GOTHIC
     
Classical gothic, stained glass
Gothic art was a Medieval art movement that lasted about 200 years. It began in France in Île-de-France at the Abbey Church of St Denis built by Abbot Suger, out of the Romanesque period in the mid-12th century, concurrent with Gothic architecture found in Cathedrals. By the late 14th century, it had evolved towards a more secular and natural style known as International Gothic, which continued until the late 15th century, where it evolved into Renaissance art. It spread to all of Western Europe, and much of Southern and Central Europe, never quite effacing more classical styles in Italy. In the late 14th century, the sophisticated court style of International Gothic developed, which continued to evolve until the late 15th century.

In many areas, especially Germany, Late Gothic art continued well into the 16th century, before being subsumed into Renaissance art. Primary media in the Gothic period included sculpture, panel painting, stained glass, fresco and illuminated manuscripts. The easily recognizable shifts in architecture from Romanesque to Gothic, and Gothic to Renaissance styles, are typically used to define the periods in art in all media, although in many ways figurative art developed at a different pace.

Gothic architecture is a style of architecture that flourished during the high and late medieval period. It evolved from Romanesque architecture and was succeeded by Renaissance architecture.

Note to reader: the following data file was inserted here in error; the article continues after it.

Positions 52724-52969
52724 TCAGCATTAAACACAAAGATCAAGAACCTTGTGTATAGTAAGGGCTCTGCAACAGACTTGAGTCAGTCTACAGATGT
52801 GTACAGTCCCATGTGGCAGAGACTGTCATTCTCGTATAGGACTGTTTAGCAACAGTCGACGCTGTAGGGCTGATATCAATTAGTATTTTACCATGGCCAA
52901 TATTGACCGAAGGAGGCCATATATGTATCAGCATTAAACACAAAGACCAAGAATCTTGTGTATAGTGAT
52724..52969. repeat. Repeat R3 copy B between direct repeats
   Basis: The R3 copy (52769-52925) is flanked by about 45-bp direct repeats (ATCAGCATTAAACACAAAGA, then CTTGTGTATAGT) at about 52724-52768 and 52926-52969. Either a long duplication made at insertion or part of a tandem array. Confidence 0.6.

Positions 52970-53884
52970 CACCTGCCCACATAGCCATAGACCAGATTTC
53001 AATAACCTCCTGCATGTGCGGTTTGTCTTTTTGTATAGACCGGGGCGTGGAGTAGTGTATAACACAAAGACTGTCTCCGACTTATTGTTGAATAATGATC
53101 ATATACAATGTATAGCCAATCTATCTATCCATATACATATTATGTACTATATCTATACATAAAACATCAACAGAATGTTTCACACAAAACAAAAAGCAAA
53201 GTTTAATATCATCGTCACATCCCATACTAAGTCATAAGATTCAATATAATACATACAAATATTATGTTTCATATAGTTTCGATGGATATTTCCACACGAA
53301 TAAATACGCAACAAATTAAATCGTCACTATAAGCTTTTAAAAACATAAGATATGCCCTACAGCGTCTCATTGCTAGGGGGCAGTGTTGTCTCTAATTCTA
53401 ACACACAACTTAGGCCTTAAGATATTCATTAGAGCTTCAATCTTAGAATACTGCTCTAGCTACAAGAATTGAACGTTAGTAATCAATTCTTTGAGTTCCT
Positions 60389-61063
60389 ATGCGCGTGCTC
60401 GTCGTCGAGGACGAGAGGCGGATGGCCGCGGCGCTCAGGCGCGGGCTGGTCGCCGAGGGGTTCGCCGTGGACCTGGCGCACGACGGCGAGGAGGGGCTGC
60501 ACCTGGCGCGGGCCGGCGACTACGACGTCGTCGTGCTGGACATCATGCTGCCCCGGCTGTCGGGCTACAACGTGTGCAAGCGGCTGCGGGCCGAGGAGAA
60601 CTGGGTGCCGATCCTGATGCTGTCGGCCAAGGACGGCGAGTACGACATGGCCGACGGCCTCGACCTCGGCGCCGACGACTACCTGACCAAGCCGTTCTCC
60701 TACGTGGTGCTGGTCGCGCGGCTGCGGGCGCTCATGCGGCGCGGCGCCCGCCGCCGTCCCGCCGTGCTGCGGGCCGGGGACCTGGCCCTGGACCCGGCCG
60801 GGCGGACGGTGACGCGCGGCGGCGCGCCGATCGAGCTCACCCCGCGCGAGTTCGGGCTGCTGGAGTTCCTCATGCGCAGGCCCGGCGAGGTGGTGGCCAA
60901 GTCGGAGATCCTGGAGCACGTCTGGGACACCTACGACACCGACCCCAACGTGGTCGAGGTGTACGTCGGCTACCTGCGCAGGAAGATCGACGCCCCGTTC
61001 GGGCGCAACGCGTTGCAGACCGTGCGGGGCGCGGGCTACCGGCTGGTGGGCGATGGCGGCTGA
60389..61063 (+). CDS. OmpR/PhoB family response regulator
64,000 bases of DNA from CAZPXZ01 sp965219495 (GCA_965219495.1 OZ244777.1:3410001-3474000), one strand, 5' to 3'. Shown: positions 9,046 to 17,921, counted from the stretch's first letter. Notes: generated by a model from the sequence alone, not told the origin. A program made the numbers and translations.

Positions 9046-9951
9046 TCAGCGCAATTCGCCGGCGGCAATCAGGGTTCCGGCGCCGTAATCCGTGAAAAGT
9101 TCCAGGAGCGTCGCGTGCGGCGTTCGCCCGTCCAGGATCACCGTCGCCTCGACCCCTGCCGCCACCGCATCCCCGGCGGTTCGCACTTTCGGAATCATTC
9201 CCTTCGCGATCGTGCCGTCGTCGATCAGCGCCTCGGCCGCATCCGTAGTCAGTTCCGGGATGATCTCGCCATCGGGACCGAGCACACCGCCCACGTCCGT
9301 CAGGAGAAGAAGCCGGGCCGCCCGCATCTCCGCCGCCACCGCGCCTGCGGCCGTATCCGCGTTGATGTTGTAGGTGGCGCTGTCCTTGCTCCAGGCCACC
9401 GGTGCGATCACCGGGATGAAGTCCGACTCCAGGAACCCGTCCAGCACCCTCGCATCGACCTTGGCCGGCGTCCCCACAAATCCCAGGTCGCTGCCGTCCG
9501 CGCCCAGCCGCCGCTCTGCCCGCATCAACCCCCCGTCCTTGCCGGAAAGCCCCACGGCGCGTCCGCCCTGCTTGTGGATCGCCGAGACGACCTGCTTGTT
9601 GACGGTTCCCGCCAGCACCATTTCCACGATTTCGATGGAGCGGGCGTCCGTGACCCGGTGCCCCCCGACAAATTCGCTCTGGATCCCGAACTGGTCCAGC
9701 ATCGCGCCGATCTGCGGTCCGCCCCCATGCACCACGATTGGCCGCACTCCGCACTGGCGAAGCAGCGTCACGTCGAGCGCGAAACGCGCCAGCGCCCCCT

Koelner Dom


Originating in 12th century France and lasting into the 16th century, Gothic architecture was known during the period as "Frankish work" (Opus Francigenum), with the term Gothic first appearing during the latter part of the Renaissance. Its characteristic features include the pointed arch, the ribbed vault and the flying buttress
.

Gothic architecture is most familiar as the architecture of many of the great cathedrals, abbeys and churches of Europe. It is also the architecture of many castles, palaces, town halls, guild halls, universities and to a less prominent extent, private dwellings.

A strong example of clear Gothic architecture is the High Cathedral of St. Peter, a Roman Catholic church in Cologne, Germany. It is the seat of the Archbishop of Cologne and the administration of the Archdiocese of Cologne. It is a renowned monument of German Catholicism and Gothic architecture and is a World Heritage Site. It is Germany's most visited landmark, attracting an average of 20,000 people a day.

Construction of Cologne Cathedral commenced in 1248 and was halted in 1473, leaving it unfinished. Work restarted in the 19th century and was completed, to the original plan, in 1880. It is 144.5 metres (474 ft) long, 86.5 m (284 ft) wide and its towers are approximately 157 m (515 ft) tall. The cathedral is the largest Gothic church in Northern Europe and has the second-tallest spires and largest facade of any church in the world.

Gothic art, from Encyclopædia Britannica Online.